savings are only around 25%.
- Velbon PH-253 (165g, $60) Magnesium construction saves a bit of weight.
Probably the the lightest ball-head
one can use with LF. Adequate or lightweight LF cameras such as the Toho or the Tachihara
- Slik standard ball-head (350g, $45) Among the small ball-heads,
this one has the largest ball, making it quite usable for
LF. I used it
extensively with my 5x7 on light trips
and also as
my main ball-head while waiting for a new B1.
It is on-off only, although some friction can be obtained, which
makes adjusting more delicate, but it locks solidly
enough. The standard platform can be removed (destructively)
to add a QR system.
Quick Release systems
There are two universal QR systems, the Arca-Swiss system and the
Bogen Hex system. Despite of some commonly heard claims, having used
both I think they are equally good.
While obviously AS heads come with the AS system and
Bogen heads come with the Bogen system,
you can buy the
clamp independantly to retrofit several heads (unlike the old B1, the newer B1 can be
easily converted to accept the Bogen).
A variety of plates is
available for each system, although because of the "open channel"
nature of the AS system, there are much more offerings for it. Some
Bogen heads also come with a dedicated plate which is not
compatible with the Hex system, while the AS system has been
embraced by several manufacturers.
The Bogen system is quite inexpensive, being a steel casting.
The clamp costs $30, and each standard plate is $15.
The AS can become pretty costly, with each plate
starting at $50, especially when you get custom plates which are not interchangeable.
This higher price reflects the better fit and materials.
In the Arca-Swiss system, you line up and then
slide the mounting plate between two opposing jaws and then
tighten them using a knob. The Bogen system is spring-loaded: you
position the plate, and press it in place, which causes a lever
to lock the plate. The basic Bogen plate is hexagonal, however
there is also a 4 inch square quick release plate, which works with
the clamp designed for the hexagonal system, and gives more secure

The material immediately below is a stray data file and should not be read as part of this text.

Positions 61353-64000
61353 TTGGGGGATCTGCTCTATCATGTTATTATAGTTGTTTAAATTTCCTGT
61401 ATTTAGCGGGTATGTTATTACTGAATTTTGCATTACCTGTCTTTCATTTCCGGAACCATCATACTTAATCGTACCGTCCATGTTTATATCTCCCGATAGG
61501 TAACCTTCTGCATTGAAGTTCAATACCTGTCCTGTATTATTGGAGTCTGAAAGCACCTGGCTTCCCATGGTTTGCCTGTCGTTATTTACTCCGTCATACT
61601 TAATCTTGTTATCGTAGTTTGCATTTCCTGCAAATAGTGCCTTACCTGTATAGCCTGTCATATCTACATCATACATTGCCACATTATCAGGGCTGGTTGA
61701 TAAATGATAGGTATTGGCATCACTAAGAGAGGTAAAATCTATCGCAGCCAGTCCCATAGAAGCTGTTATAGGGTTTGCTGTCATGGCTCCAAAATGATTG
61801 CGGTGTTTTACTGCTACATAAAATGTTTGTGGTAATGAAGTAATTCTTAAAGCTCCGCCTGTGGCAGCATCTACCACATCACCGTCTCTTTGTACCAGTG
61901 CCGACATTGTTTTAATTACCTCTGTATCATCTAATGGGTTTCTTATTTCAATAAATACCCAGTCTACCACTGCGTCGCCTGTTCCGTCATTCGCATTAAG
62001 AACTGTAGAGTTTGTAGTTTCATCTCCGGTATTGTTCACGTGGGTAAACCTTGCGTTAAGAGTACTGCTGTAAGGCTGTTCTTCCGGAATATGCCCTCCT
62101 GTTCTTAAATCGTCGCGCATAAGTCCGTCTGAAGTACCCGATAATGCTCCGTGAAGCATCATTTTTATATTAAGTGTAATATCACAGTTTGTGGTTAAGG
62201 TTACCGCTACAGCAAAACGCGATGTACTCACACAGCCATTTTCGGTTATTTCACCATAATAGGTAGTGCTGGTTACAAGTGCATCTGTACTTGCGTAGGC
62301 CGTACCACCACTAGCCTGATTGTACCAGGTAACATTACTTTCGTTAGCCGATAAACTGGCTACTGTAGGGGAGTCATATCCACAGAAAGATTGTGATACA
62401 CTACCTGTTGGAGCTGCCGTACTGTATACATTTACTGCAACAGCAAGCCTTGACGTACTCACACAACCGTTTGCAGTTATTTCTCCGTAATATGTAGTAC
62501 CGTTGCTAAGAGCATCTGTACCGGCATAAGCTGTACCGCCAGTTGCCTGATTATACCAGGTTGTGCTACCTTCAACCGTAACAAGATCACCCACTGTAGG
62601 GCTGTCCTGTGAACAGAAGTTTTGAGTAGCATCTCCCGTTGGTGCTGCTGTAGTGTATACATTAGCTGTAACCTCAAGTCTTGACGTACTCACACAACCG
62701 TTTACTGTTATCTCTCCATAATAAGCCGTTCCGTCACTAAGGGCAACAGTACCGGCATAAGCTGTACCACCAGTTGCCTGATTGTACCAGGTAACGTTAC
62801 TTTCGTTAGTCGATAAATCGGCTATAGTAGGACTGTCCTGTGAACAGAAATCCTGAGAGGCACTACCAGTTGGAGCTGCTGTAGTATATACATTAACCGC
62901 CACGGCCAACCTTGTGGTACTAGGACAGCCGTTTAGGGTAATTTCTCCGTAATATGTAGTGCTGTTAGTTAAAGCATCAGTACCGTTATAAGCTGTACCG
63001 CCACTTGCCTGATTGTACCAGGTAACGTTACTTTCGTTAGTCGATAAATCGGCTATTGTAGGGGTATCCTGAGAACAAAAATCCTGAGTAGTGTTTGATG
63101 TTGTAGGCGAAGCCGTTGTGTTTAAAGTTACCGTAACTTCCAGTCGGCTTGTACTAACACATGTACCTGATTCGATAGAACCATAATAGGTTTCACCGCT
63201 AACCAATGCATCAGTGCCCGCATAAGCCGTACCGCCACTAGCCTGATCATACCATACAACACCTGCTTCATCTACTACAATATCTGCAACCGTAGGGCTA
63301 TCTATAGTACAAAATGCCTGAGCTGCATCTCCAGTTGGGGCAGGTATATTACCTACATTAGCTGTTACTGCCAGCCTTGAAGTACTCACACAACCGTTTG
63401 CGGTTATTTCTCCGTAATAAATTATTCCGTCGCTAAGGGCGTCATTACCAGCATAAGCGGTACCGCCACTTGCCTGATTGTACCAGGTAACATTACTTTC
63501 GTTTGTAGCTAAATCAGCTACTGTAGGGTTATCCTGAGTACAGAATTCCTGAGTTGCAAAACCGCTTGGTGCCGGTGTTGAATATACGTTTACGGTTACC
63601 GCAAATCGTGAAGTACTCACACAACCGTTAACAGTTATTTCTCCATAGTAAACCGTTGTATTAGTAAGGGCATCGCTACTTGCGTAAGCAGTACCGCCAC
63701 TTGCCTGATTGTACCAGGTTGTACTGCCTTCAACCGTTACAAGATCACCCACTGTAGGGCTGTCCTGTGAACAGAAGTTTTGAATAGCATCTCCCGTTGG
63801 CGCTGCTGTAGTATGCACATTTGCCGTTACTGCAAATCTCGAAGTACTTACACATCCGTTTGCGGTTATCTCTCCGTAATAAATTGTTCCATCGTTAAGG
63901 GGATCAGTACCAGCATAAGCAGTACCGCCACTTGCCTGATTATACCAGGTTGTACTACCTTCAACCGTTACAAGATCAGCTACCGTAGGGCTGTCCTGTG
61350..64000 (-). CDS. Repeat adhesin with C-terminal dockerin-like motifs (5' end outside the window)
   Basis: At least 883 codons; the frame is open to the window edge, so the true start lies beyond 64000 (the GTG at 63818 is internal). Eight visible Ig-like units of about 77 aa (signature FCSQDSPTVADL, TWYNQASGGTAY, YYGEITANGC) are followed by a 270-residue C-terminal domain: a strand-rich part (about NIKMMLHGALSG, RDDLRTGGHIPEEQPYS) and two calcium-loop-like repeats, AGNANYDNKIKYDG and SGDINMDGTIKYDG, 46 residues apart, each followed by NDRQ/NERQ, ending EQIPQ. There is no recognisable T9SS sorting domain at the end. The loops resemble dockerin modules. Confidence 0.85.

mounting with large cameras.
The Bogen system, being spring-loaded and aligned from the top,
is clearly the faster.
The main advantage of the AS system is the availability of several
plates in all shapes and sizes to fit exactly your camera and
collared lenses. Kirk enterprises and Really Right Stuff make
custom plates. Being produced in a larger variety of models,
RRS plates are generally acknowldeged to have a better
fit. If you use several cameras and formats, that's a very nice
thing. The Bogen plates are quite bulky and tend to stick out on
small cameras and lens mounts.
On the other hand, if you use only LF, the Bogen plates would work just fine.
The second advantage of the AS system is that the
clamp is smaller (Kirk makes the smallest) and lighter
than the Bogen clamp. This is significant only if travelling
very light. A third advantage is that you can slide the plate
back and forth in
the clamp to better balance your camera.
RRS claims that plates which have flat tops will twist on the camera
body. In practice, I have not found that to be a problem,
provided you tighten your plate with a screwdriver. For small
cameras, plates with a ridge for the Bogen system are actually
available from Bogen and from Kirk. There is nothing which would
prevent someone from making plates for the Bogen system with the
same quality materials and fit as the RRS plates.
It is not clear which system is the safer, since the failures modes are
In the AS system
you must turn the knob to grip the camera plate. Friction is
holding your camera, so there is always
the danger of not tightening it enough. In the Bogen system,
when you hear a click, it is locked. However it could be easier
to release the locking lever by accident (although there is a pin
which you could flip to prevent that from happening).
The hex plates resist torque equally about all axes.